Kenneth Wilson, MD, is an Associate Professor of Surgery at the University of Chicago and has more than a decade of experience as a trauma, acute care and critical care surgeon for both adult and pediatric patients. He treats all related conditions, including giant ventral hernias, a condition that can occur after abdominal trauma and requires an extremely complex surgical approach. Dr. Wilson has a long history as a military surgeon and is currently a Lieutenant Colonel in the U.S. Army Reserves. As an active researcher, Dr. Wilson has been widely published on topics including military trauma and trauma surgical outcomes. He is interested in the association between race and socioeconomic status on trauma-related health outcomes.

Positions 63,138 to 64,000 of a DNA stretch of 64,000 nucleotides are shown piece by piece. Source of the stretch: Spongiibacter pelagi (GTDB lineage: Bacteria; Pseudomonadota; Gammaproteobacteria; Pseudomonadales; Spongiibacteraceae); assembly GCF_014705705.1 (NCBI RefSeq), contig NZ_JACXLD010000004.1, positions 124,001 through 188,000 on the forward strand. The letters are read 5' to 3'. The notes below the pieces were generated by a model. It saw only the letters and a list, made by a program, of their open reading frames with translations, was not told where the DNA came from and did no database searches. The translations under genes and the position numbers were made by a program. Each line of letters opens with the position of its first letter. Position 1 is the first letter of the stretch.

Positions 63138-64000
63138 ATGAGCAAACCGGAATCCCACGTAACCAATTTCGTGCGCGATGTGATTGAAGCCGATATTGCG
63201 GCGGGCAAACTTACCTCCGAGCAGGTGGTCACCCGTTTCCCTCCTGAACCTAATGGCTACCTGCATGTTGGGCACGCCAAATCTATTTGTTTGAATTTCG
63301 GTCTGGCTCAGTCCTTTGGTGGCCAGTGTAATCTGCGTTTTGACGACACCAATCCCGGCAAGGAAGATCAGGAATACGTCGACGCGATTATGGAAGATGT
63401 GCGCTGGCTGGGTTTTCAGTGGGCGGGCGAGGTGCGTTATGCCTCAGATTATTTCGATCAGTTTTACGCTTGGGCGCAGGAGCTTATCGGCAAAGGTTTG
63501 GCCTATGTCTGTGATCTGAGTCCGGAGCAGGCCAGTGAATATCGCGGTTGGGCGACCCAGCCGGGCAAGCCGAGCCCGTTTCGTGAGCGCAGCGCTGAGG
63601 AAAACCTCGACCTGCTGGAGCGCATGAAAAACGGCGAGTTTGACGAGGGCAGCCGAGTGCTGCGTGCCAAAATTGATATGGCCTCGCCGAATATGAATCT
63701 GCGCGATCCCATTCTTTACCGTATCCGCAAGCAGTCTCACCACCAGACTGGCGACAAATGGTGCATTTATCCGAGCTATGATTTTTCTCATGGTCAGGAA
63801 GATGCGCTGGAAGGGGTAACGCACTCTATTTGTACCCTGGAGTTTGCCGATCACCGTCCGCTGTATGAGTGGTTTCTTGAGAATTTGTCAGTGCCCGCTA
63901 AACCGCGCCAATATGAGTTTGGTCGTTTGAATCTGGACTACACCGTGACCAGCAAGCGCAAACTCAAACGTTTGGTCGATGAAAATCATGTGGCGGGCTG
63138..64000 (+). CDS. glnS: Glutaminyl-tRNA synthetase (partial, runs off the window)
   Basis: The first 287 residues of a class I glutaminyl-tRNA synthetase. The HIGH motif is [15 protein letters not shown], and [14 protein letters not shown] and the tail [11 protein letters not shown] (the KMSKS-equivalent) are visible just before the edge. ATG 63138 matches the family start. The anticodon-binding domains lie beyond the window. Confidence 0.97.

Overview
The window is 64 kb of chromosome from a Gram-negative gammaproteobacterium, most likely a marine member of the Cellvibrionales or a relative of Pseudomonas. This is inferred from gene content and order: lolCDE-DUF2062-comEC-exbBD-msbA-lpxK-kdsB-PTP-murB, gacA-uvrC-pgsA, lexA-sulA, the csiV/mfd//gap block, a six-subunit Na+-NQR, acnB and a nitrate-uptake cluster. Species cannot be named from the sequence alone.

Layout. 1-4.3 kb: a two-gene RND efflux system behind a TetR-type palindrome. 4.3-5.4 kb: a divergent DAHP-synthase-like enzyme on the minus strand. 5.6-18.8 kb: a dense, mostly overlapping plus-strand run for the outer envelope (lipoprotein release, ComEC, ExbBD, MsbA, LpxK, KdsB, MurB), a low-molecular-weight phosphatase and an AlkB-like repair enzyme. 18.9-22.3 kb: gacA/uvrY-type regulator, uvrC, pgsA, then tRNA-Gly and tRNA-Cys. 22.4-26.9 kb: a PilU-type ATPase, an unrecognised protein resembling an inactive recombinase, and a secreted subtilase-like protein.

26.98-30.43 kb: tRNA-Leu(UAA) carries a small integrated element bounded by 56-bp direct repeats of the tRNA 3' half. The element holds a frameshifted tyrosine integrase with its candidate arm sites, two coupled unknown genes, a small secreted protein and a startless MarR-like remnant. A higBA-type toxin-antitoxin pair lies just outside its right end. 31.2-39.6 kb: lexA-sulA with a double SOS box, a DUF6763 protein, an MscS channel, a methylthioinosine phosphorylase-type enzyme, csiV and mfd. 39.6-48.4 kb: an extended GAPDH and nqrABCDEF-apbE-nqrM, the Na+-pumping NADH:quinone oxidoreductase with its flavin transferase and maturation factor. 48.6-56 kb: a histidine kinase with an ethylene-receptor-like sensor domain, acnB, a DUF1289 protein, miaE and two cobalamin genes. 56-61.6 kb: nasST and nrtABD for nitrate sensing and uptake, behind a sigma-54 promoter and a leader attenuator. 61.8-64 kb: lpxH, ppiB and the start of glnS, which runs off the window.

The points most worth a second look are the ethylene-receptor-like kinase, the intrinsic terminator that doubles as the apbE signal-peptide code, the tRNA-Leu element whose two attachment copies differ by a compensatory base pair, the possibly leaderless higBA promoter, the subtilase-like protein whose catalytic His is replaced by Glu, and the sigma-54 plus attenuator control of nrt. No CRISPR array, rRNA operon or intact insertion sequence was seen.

Dr. Jeff Karp is a Professor at Brigham and Women’s Hospital, Harvard Medical School and Principal Faculty at the Harvard Stem Cell Institute, as well as, a leading researcher in the fields of drug delivery, medical devices, stem cell therapeutics, and tissue adhesives. He has published more than 100 peer-reviewed papers (with greater than 12,750 citations) and has given 250 national and international invited lectures and has more than 100 issued or pending patents. Several technologies developed in his lab have formed the foundation for multiple products on the market and currently under development and for the launch of four companies including Skintifique, Gecko Biomedical, Alivio Therapeutics, Frequency Therapeutics. Karp’s work has been discussed in hundreds of newspapers, online websites, television newscasts, and radio shows around the world including CNN, ABC News, NBC, Boston Globe, LA Times and the BBC. The Boston Business Journal recognized him as a Champion in Healthcare Innovation and MIT’s Technology Review Magazine (TR35) also recognized Dr. Karp as being one of the top innovators in the world.